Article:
Duncan: Being face-to-face is awkward, but it’s also really good


Megan Duncan holding up a stapler that she most certainly did not steal.

Standing at Dairy Queen waiting on the Butterfingers Blizzard I’d been thinking about all day, a woman approached me. 

“You look familiar. Do I know you from somewhere?” 

We went through previous employers, past residences, and where my kids go to school with no connections. Logan was sure he met her by the gaming section at Walmart.

Then it struck me. My heart simultaneously raced and sang. Maybe she remembered my face from my column or the back of my book or my spots on the Daily Muddy. As my head swelled a little, I dared not mention the possibility fearing I was wrong. 

I also worried after talking to me in person she might never pick up anything I wrote again. 

Face-to-face conversations can be painful at times since awkward encounters are my specialty. I have watched people walk away disoriented and confused after trying to have an impromptu public conversation with me. 

I would rather communicate behind the screen or with text messages. That way, I always have the option to completely ignore the communication until I’ve thought up an acceptable response. That’s the beauty of texting, email, and all other forms of electronic communication–except for Facebook messenger which rats you out the second you open the message. 

Sometimes I just need a few minutes to process things before I say them or get my attitude in check. When someone is hurting, I want to think of the most encouraging response. If someone asks a question, I want a minute so I can look it up and then pretend I knew it the whole time.

Or when someone annoys me in person, it might be considered rude to roll my eyes, walk away, and then return an hour later to respond.

There is no backspace for spoken words. Once something stupid or thoughtless rolls out of my mouth—it just sits there on display like a coughed-up goober no one wants to acknowledge. 

This happened years ago in a job interview when asked if I work well with others.

“Oh yes — in fact, I enjoy having relationships with my coworkers,” I said, and then sat for a moment in silence. “But not like inappropriate relationships, because that wouldn’t be right. I’m very ethical. I don’t even steal office supplies — except maybe that stapler on your desk. Just kidding! That’s a nice stapler though.” 

The entire time, I begged myself to shut up, but my mouth just kept running, and I was helpless to stop it. As my interviewer walked me out–and I avoided eye contact with potential coworkers or office supplies–I could already tell I didn’t have a chance. 

In an email, I would write a well thought out, and most importantly, edited response. When followed up by a face-to-face meeting, or even a telephone call, they are sometimes surprised to find the unedited version of me bumbling with words and doing everything I can to avoid spitting when I talk.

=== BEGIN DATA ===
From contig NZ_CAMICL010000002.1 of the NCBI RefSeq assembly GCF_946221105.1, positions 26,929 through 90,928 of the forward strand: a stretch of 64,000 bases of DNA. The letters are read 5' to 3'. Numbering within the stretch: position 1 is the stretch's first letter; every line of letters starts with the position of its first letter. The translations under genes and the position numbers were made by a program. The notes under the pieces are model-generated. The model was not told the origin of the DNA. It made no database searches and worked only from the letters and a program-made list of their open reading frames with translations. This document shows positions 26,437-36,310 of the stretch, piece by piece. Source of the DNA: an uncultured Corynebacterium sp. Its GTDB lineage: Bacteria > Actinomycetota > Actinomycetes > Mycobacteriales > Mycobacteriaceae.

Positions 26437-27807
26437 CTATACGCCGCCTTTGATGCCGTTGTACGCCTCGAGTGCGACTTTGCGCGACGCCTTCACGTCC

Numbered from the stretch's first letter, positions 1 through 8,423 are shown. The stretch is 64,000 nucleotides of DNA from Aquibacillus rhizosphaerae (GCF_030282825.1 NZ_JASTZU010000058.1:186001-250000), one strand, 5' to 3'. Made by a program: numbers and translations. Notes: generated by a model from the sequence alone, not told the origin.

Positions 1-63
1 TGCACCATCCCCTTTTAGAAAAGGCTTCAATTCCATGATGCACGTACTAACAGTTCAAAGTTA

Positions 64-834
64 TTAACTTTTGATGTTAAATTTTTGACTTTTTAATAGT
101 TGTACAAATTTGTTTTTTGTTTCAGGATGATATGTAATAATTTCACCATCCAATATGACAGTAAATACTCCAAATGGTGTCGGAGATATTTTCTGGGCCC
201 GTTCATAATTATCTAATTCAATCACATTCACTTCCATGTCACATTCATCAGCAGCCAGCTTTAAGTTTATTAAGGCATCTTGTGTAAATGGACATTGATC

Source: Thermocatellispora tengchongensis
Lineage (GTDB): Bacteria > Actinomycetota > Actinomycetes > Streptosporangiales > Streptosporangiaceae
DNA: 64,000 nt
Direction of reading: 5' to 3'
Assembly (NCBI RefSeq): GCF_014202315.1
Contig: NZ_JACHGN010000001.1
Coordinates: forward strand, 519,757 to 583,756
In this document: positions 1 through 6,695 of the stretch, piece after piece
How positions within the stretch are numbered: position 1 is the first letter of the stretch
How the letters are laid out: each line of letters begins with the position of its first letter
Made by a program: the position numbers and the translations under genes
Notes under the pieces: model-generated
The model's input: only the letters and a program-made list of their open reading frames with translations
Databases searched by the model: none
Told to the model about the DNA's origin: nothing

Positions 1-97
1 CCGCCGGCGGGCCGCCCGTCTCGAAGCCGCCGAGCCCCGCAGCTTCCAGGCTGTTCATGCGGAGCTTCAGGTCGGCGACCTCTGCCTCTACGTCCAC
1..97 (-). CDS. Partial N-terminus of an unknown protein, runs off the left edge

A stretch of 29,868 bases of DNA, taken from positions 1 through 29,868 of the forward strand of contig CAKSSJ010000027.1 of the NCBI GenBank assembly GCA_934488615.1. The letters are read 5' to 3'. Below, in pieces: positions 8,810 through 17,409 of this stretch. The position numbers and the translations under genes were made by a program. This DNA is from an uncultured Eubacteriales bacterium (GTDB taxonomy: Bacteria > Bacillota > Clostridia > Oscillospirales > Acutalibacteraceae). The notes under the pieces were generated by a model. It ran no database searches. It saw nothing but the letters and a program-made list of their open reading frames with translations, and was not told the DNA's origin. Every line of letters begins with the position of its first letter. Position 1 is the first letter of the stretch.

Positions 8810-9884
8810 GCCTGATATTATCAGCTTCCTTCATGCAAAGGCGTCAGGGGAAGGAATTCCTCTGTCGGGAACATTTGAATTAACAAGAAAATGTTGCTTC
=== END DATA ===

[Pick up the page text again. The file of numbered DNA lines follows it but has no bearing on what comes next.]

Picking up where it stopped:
That’s the beauty of real-life conversation–it’s more honest. Emojis aren’t masking facial expressions, and answers aren’t edited to say exactly what we think we should. Sometimes that is a good thing.   

As a writer, I have a great appreciation for the written word. But, our current method of talking to each other is a watered-down, LOL version of all the amazing things communication is capable of doing. 

Language is meant to be experienced rather than just read and responded to–-animated with sweeping hands and colored with emotions as we exchange thoughts through our eyes and our smiles (or that look I give the kids when they are about to do something I told them not to do for the tenth time.)

Sometimes those are good thoughts, and sometimes not—either way, there is something about good ol’ fashioned eye contact that makes us remember we are talking to another human. And in this high-tech day-and-age it’s often hard to know who or what you are actually communicating with.

So that’s a big part of why I enjoy my weekly Wednesday spots on the Daily Muddy and the podcasts I have been working on. I am forced to look up from the keyboard and really communicate in a different way. These kind of unscripted responses allow us to better know one another, and there’s a vulnerability and spontaneity that leads to heartfelt and sometimes hilarious chats.

It doesn’t mean we’re always going to nail in-person discussions.

Sometimes wires get crossed or sometimes there are people you really just don’t connect with, that is to be expected for sure. But at least it’s real and raw, and you can’t get better than that.

It turns out my Dairy Queen conversation wasn’t real or raw, as I stood in front of this woman who I momentarily convinced myself was a fan. She then proceeded to tell me about the amazing products she sells that I really needed to have in my life.

Then with my blizzard and ego both melting in my hand, I watched her move on to the person behind me. 

“Hello, you look familiar. Have I seen you someplace before?” 

Some conversations are awkward no matter what.

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